HELENA, Mont. ─ A UN Committee focused on eliminating race discrimination globally remains concerned that the United States continues to fall far short on protecting American Indian and Alaska Native women.
The UN Committee on the Elimination of Racial Discrimination released its Concluding Observations August 29, 2014. This follows its periodic review of the United States' record in implementing a key human rights treaty ─ the International Convention on the Elimination of All Forms of Racial Discrimination. The report sites more than 20 areas of discriminatory laws, practices, and policies in the United States, including violence against women.
“American Indian and Alaska Native women are denied meaningful access to justice and are less protected from violence than other women in the United States just because they are indigenous and are assaulted in Indian country or on Alaska Native lands,” said Jana L. Walker, senior attorney and director of the Indian Law Resource Center’s Safe Women, Strong Nations project.
According to statistics from the Department of Justice, American Indian and Alaska Native women are two and half times more likely to be assaulted in their lifetime than other women in the United States, and one in three Native women will be raped in her lifetime.
The Concluding Observations call on the U.S. “to intensify its efforts to prevent and combat violence against women, particularly against American Indian and Alaska Native women, and ensure that all cases of violence against women are effectively investigated, perpetrators prosecuted and sanctioned, and victims provided with appropriate sanctions.”
To inform the review, the National Congress of American Indians and Indian Law Resource Center, with endorsements from the National Indigenous Women’s Resource Center, Inc. and Clan Star, Inc., submitted a shadow report to the Committee, “Violence Against American Indian and Alaska Native Women ─ United States’ Violations of the International Convention on the Elimination of All Forms of Racial Discrimination.”
“The root cause of this human rights crisis is the legal framework that discriminates against Indian and Alaska Native nations and women,” says Lucy Simpson, Executive Director of the National Indigenous Women’s Resource Center. “The United States has long prohibited the 566 federally recognized Indian and Alaska Native tribes from prosecuting non-Indian offenders who commit many ─ in fact most ─ of the violent crimes against Native women. The passage of VAWA in 2013 begins to address this, but it does not go far enough.”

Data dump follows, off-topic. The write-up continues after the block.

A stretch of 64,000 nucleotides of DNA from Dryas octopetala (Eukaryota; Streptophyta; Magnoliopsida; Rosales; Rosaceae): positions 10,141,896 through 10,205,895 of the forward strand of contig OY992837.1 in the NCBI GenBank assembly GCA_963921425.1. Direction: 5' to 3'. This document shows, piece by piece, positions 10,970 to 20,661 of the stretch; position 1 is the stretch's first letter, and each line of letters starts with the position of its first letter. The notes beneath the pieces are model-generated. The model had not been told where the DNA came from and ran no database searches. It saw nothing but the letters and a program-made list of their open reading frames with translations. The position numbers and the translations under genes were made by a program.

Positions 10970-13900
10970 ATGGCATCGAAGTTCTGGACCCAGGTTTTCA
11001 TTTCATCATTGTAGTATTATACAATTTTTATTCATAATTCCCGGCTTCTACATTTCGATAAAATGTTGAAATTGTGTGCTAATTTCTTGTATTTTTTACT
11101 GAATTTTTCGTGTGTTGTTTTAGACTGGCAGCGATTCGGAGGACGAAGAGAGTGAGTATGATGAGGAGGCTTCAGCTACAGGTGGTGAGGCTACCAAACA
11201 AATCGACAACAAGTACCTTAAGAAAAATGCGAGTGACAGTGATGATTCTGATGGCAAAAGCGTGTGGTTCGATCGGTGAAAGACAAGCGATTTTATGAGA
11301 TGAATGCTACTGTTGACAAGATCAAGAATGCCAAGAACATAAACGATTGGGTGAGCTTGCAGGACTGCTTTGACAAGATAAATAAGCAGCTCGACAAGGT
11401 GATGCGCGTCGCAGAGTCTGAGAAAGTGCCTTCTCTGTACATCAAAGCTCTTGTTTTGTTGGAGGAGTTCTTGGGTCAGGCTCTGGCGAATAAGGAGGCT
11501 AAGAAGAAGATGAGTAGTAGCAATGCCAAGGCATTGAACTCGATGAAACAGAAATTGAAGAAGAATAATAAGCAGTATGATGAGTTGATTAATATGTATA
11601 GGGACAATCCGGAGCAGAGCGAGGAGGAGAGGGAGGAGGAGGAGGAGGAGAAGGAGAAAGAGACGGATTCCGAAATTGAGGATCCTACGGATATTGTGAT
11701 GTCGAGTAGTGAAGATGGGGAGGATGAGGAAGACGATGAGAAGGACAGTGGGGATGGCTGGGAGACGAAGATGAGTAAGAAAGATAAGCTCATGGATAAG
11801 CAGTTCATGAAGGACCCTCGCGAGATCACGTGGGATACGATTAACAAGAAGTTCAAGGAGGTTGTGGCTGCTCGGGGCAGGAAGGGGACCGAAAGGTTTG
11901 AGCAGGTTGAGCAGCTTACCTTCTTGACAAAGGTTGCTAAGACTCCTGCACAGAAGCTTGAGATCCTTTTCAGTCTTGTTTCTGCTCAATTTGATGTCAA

The Committee's Concluding Observations follow similar ones it made in 2008. Juana Majel Dixon, Co-Chair of the National Congress of American Indians Task Force on Violence Against Women and Traditional Legislative Councilwoman for the Pauma Band of Luiseño Indians, worked on a similar shadow report in 2008. “Our message is the same ─ restoration of full tribal criminal jurisdiction, effective enforcement of tribal protection orders, and meaningful access to justice is absolutely critical in protecting American Indian and Alaska Native women from domestic and other violence within Indian country and Alaska villages,” says Majel Dixon.
The Committee acknowledged steps by the U.S. since 2008 ─ particularly the enactment of the Tribal Law and Order Act of 2010, which enhances tribal sentencing authority, and the Violence Against Women Reauthorization Act of 2013 (VAWA 2013), which includes an amendment restoring limited tribal criminal jurisdiction over certain non-Indians committing domestic violence, dating violence, or violate protection orders. But, as the Committee emphasized, this restored jurisdiction is limited.
Critical gaps in U.S. law remain, and the Committee reiterated its call for the United States “to take effective measures to guarantee, in law and practice, the right to access justice and effective remedies for all indigenous women who are victims of violence.”
According to Lenora (Lynn) Hootch, Co-Chair of the National Congress of American Indians Task Force on Violence Against Women, one of the most discriminatory and egregious aspects of U.S. law is the special rule in VAWA 2013 that excludes all but one of the 229 Alaska Native villages from the new lifesaving protections in the tribal amendment. Hootch, who also serves on the Tribal Council for the Village of Emmonak in Alaska and is a Board Member of the National Indigenous Women’s Resource Center, notes that “Alaska Native women and girls experience epidemic levels of violence and have the highest rate of sexual assault in the country, yet the United States and Alaska have long supported laws limiting Alaska tribal governments ability to protect their citizens, including their women and children from violence.”
Recommendations from the international community, including this Committee’s Concluding Observations, send a strong message to the United States that immediate steps are needed to fix the legal system and restore safety to American Indian and Alaska Native women. The Committee’s Concluding Observations and the shadow report, “Violence Against American Indian and Alaska Native Women ─ United States’ Violations of the International Convention on the Elimination of All Forms of Racial Discrimination,” can be downloaded below:Download Concluding_Observations_CERD_C_USA_CO_7-9_18102_E_8_29_14.pdf (238.99 KB) Download Final CERD Shadow Report 2014.pdf (197.25 KB) Download Press Release on CERD Observations 9-9-14_0.pdf (2.92 MB)